January - February - March - April - May - June - July - August - September - October - November - December - Odds and Ends


Start fertilizing the new seedlings.

About 4 weeks after the seeds are planted, the new plants should be looking good and it's time to begin fertilizing them. I don't believe the Pro-Mix has any added nutrients so I fertilize in order to help develop a good root system prior to transplanting. The plan is to fertilize weekly but that doesn't always happen.

The key is not to over fertilize as that could burn the newly forming roots. I have had success with a half strength solution made from a root stimulator. I like to water the trays (water only) a couple of days before I water again with the fertilize. Once we start getting cold fronts, the seedling growth slows down. At this time I hold off feeding until the weather begins to warm again.

Select seedlings for registration.

I typically make my registration selections about this time every year. By this time I have been able to see how each seedling performs and how it handles our hot, humid summers. While there are no official 'rules' for deciding what a person can register, I have a few personal guidelines that I follow.

In the early days of hybridizing one of the most important characteristics for consideration was 'uniqueness'. In other words, is this seedling different from other registered cultivars in some way. Even today 'distinction' counts for 25% of the points awarded to seedlings when entered in a show. I agree that distinction is important but the problem is that to truely know if a daylily is distinctive a person would have to have personally seen (and remembered) tens of thousands of daylilies. So in selecting for registration I do consider distinction, but it can only be based on the few thousand daylilies I have seen over the years. One of the main reasons for not registering a good performing seedling is that it's too similar to something I have already seen registered.

Here are a few of the other things I look for when selecting for registration.

  • Seedling must rebloom. Plants that send up two or more successive scapes extend the bloom season. Most daylilies today rebloom and I consider the failure to rebloom to be a flaw.
  • Bud count must be at least 20 per scape for me to consider registeration. I could overlook the 20 bud rule if a seedling consistently rebloomed multiple times as the overall number of blooms per plant would be acceptable.
  • Foliage must look nice most of the year and should at least look acceptable during the hot summer months after blooming. One exception might be a seedling that goes into summer dormancy after heavy blooming. The dormancy is usually quite temporary and when the new foliage comes out it should look nice and clean.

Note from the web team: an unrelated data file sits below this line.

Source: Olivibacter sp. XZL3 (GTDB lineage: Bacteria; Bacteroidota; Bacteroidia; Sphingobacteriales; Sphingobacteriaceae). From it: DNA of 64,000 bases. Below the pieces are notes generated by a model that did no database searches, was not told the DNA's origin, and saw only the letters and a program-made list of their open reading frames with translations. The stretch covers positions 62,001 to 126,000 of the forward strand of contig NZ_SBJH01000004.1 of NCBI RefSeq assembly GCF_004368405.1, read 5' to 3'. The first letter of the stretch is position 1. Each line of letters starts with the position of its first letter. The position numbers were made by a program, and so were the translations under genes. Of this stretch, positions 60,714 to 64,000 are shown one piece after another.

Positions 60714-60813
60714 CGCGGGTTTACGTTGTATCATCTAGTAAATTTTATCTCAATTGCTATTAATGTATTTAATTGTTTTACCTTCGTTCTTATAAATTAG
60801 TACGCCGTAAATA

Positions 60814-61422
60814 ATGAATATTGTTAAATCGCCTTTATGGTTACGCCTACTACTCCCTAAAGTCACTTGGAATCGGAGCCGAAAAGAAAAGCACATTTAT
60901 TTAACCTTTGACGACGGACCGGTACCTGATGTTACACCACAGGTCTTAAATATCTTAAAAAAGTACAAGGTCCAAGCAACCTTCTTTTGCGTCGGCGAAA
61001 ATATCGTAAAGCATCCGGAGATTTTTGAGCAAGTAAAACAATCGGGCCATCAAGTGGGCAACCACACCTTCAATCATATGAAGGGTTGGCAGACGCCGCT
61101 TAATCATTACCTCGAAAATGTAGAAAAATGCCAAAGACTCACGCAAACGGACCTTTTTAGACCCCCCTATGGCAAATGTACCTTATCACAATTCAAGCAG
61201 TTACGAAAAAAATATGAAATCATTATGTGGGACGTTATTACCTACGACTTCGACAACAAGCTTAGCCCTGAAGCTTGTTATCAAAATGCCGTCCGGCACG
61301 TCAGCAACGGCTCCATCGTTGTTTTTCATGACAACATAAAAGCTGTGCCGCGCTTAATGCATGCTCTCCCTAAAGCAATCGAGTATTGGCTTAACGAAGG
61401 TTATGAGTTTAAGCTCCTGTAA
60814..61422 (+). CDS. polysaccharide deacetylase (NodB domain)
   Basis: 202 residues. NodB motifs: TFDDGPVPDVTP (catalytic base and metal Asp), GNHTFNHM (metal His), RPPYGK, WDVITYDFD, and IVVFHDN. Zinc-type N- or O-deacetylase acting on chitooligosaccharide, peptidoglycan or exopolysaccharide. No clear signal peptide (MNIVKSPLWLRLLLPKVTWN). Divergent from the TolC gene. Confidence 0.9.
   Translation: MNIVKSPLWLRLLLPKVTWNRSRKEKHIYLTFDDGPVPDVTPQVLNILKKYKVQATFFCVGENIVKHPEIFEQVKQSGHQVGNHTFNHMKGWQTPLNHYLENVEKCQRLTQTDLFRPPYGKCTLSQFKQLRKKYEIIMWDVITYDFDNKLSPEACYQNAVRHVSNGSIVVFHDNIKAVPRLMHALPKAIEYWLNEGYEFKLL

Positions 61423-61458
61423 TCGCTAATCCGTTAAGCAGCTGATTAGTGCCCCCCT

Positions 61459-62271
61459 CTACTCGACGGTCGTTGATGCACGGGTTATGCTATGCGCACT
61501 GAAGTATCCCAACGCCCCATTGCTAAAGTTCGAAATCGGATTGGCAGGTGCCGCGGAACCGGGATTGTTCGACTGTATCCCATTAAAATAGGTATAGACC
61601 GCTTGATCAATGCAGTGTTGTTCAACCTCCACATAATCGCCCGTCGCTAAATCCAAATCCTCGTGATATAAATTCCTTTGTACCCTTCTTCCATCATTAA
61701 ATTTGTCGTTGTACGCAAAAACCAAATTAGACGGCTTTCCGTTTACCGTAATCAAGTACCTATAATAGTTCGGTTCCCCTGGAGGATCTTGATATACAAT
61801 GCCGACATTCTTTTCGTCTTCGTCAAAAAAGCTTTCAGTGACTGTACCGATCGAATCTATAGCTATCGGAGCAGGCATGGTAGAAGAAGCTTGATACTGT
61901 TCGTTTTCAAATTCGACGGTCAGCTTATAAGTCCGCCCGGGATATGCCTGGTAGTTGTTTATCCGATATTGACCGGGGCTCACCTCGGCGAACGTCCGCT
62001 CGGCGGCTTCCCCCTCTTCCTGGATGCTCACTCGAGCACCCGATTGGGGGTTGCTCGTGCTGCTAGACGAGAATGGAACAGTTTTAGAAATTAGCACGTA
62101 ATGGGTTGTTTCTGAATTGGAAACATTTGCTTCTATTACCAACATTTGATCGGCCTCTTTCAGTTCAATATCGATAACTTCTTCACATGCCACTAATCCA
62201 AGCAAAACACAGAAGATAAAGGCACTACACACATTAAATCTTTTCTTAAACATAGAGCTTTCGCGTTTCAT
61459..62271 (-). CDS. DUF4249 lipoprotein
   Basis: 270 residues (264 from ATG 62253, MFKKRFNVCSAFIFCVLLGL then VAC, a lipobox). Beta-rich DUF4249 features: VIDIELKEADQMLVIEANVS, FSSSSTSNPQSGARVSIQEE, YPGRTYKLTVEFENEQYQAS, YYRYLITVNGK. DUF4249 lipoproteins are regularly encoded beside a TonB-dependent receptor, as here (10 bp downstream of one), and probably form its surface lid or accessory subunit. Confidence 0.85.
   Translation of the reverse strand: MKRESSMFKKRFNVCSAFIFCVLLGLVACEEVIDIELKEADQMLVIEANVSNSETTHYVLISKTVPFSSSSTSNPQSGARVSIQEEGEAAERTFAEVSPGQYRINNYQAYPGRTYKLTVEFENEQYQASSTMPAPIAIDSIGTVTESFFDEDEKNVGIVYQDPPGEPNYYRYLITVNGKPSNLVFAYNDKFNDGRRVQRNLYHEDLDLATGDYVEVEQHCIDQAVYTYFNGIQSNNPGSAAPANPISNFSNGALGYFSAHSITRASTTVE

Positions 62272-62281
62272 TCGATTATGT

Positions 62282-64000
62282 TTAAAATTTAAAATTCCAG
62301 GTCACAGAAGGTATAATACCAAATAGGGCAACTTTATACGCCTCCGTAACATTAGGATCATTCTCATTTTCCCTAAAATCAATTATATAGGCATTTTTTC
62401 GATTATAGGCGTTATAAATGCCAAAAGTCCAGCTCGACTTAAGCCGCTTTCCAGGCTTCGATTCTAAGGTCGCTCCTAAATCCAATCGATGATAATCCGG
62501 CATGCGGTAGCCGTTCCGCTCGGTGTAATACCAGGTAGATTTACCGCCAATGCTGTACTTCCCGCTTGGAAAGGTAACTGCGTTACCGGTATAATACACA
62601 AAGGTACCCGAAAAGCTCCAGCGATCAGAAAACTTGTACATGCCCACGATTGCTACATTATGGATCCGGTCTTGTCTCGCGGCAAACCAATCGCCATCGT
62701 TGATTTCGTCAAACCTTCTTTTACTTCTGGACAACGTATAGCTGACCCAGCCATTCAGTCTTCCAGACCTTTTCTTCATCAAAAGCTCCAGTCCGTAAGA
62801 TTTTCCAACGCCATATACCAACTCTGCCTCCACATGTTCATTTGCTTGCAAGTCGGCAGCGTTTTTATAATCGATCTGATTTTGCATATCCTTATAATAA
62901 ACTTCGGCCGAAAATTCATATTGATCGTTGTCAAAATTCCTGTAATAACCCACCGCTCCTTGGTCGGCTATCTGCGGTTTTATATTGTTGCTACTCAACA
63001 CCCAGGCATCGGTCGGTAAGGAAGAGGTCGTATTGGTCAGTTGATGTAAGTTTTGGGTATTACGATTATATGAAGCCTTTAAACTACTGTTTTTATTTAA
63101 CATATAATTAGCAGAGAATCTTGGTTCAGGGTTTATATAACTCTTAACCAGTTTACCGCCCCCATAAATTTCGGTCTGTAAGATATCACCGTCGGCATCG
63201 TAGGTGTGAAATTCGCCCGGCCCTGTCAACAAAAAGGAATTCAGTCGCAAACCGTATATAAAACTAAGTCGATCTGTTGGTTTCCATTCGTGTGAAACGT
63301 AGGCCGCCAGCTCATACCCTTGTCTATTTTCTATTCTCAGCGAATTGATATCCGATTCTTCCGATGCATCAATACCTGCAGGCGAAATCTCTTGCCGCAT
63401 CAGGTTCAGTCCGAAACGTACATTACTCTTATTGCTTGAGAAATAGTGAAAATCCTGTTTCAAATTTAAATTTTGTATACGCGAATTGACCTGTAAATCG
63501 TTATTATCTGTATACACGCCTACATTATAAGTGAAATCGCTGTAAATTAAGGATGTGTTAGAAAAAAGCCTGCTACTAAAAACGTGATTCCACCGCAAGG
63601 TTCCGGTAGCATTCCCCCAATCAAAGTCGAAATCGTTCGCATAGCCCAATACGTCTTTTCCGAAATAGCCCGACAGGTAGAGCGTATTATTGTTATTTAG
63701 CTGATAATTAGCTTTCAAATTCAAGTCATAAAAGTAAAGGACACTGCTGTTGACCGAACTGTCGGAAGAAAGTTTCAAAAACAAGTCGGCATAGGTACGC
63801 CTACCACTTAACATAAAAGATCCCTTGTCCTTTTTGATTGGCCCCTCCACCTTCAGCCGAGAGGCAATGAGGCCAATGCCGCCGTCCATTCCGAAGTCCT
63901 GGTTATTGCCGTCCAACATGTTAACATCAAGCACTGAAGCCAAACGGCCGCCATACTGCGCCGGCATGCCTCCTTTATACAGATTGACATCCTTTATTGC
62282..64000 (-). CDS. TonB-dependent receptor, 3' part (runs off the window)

• Scape must be pleasingly branched. Having a bud count of 20 doesn't mean a lot if all 20 are clumped together at the top of the scape.
  • The bloom must be attractive, the color should be good, and it should open properly the majority of the time. I consider blooms that don't open properly to be a major flaw.
  • Lastly, I ask myself "is the daylily good enough to allocate space in my garden for it for the next 10 years". To put it another way; "if this was somebody else's daylily, would I specifically purchase it for my garden". I have limited space in my garden and this test has probably eliminated a few that I might have otherwise registered.

Theoretically there could be exceptions. Should I have a seedling that meets most of the criteria but only has a bud count in the high teens, I might still consider registering it anyway if the bloom was really special. I haven't produced one of those yet (smile).

October is the time to start the fall gardening projects

Here in Houston it typically remains hot until some time in October. The first fall fronts bring with them pleasant cooler temperatures which are perfect for working in the yard. It's also the best time for transplanting daylilies as our mild winters allow the plants to continue growing and establishing their root systems for the coming season.

Every year I take vacation from my day job to accomplish all my fall daylily projects. As in everything I do, I'm probably overly organized but I find it helps me get more done in a shorter amount of time. Prior to the start of my time off I prepare a project list of the individual tasks in the order I plan to do them.

I start by listing the main recurring tasks such as retiring seedlings from the evaluation beds, transplanting the new keeper seedlings into the evaluation beds, removing older breeding daylilies and replacing them with new daylilies, and potting up the removals for my yard sale. These are things I do every year.

Then I add any special projects. These could include tilling an established bed to add ammendments, adding a bed, or reorganizing an existing bed.

The final part of the project list preparation is to add in any needed prerequisites such as getting materials needed for each project. I add these to the list to remind me to get them prior to starting each individual task.

Of course I seldom perform all the tasks in the listed order but it still helps me stay on track. With limited time off available I need to maximize my efforts.